Que Será, Será

Whatever will be, will be. 

Man, that’s hard. For everyone, right? But then you go and be an adult and have children and you are responsible for those little humans. Whatever will be, will be? Can’t write that on a page in my planner. That sounds like open-ended crazy talk.

It doesn’t have to be negative or bad, there are positive sides to holding your arms open and telling the universe, “come at me, bruh.” No matter our intentions or our own upbringing, we do our best and hold our breath for the day when they start having their foundations tested. When they hold their breath and do their best.

 I think despite our shortcomings and failing moments, the true message generally gets through and it leaves them jumping off the edge with confidence, knowing they have a plan and are prepared to meet the future and shape it their way. What they find there is out of everyone’s control. That is as it should be, though difficult. That’s growing up. That coveted transference of imaginary power and control. 

As parents of small children, that control or power is easy. At least it was for me. Sure, not easy to do but easy to understand. I knew what was needed of me, what was required. We’re back to our basic roots and understanding of survival – we do what we need to do. Love the baby, feed the baby, bathe the baby, swaddle the baby, protect the baby. But what about when the baby grows an attitude and a dislike for mashed produce? 

Sometimes whatever will be, will be because there’s no way to plan for it. My oldest, though very similar to me at her age, is so much different than I ever was. How could I have forseen what her day would be like every day? What her environment would be like outside of my influence? 

And to say raising each child was that same basic instinct would be naive. They were all so different. The first was mild mannered and “easy”. The second was a very happy baby but he never slept unless he was literally laying on my body. The third preferred her thumb over the beloved “fia” (pacifier) and cried through her many battles with anxieties. My last was similar to my second in demeanor but struggled with her health and had breathing that needed constant attention and treatments. She, though it wasn’t much of a surprise, never took a pacifier or a thumb. Honestly, with a nebulizer mask over her face for so much of her little life, how could she? 

These are things I never could have prepared for. And then when the attitudes and opinions grew? All bets were off – it was (and still is) an entirely new game. 

Today they’re all independent in their own ways. Even down to the youngest who’s just past four years old. Their physical needs have grown into emotional needs. They can feed themselves, wash in the shower, or (generally) keep themselves safe – but emotionally I’m not useless yet. What used to be as simple as a warm blanket, fia, and a hushed song now requires forgiveness over slammed doors and second chances after angsty, attitude-laden comments.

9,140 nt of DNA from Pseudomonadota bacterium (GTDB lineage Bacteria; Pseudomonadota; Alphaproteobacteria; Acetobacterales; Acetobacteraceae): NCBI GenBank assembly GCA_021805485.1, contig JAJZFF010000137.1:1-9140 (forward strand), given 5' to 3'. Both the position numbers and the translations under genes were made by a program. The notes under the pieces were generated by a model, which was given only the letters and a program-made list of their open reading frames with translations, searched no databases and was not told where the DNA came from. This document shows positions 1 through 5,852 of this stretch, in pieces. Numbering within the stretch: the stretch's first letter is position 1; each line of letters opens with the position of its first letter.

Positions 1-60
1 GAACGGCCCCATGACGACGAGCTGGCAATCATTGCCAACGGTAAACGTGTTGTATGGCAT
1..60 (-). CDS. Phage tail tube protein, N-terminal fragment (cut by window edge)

But between ripping off bandaids and “ruining their lives”, my job is relatively simple – being there when they need me. Which may be the hardest job of all. If they would just listen! We’ve all been in their shoes at one point or another, and we don’t have all the answers either. But “use my experiences”, we might plead, “learn from my mistakes!” They won’t. Have you ever tried to plan for every outcome for your child, to fix what isn’t yours to fix? Life happens, it’s messy and it gets in the way. Planned or not, it happens and it’s maddening. They need to have their own experiences, learn their own lessons.

The religious side of me looks at my personal experiences with being a parent and wonders how difficult it must be to be our Heavenly Father. To have rejected the plan of a son who wanted to just “make it work” only to watch us all completely butcher doing it right. He chose choice over force; freedom, flexibility, and forgiveness over rigid conformity. The ultimate example of all-encompassing patience and love. Maybe that’s the message? If you’re meeting the necessities, is there a “doing it right”? Our kids might have to repeat our mistakes, each one of them in their own way. But if they learn the lesson and their lives are better for it, wasn’t that the goal? To teach them how to find the path, not just to show it to them? 

 It’s true. Beyond me, or my parents, or their parents – all the way back to the beginning. You love, you try, you work hard, you sacrifice. And still? Whatever will be, will be.

And, thank goodness. 


Throwback Thursday to that time when I wrote this post and never hit publish. Written 9/1/16.

I never realized the power of being outside.

My dietician, Denise, kept telling, “just go outside.” When I go outside things feel smaller, more manageable. The task at hand hasn’t changed, but I have. You can’t tell me that you look up into that big blue atmosphere and feel trapped or cooped up. It’s honestly almost too much. I’m a homebody, always have been. Even when I was younger, though at that point I was probably a roombody, as most adolescents are. (Or maybe I’m making that assumption because my oldest daughter is very similar.) I spent time at friend’s houses, sure. But when I wasn’t making an active social effort, I was in my house, and most likely in my room.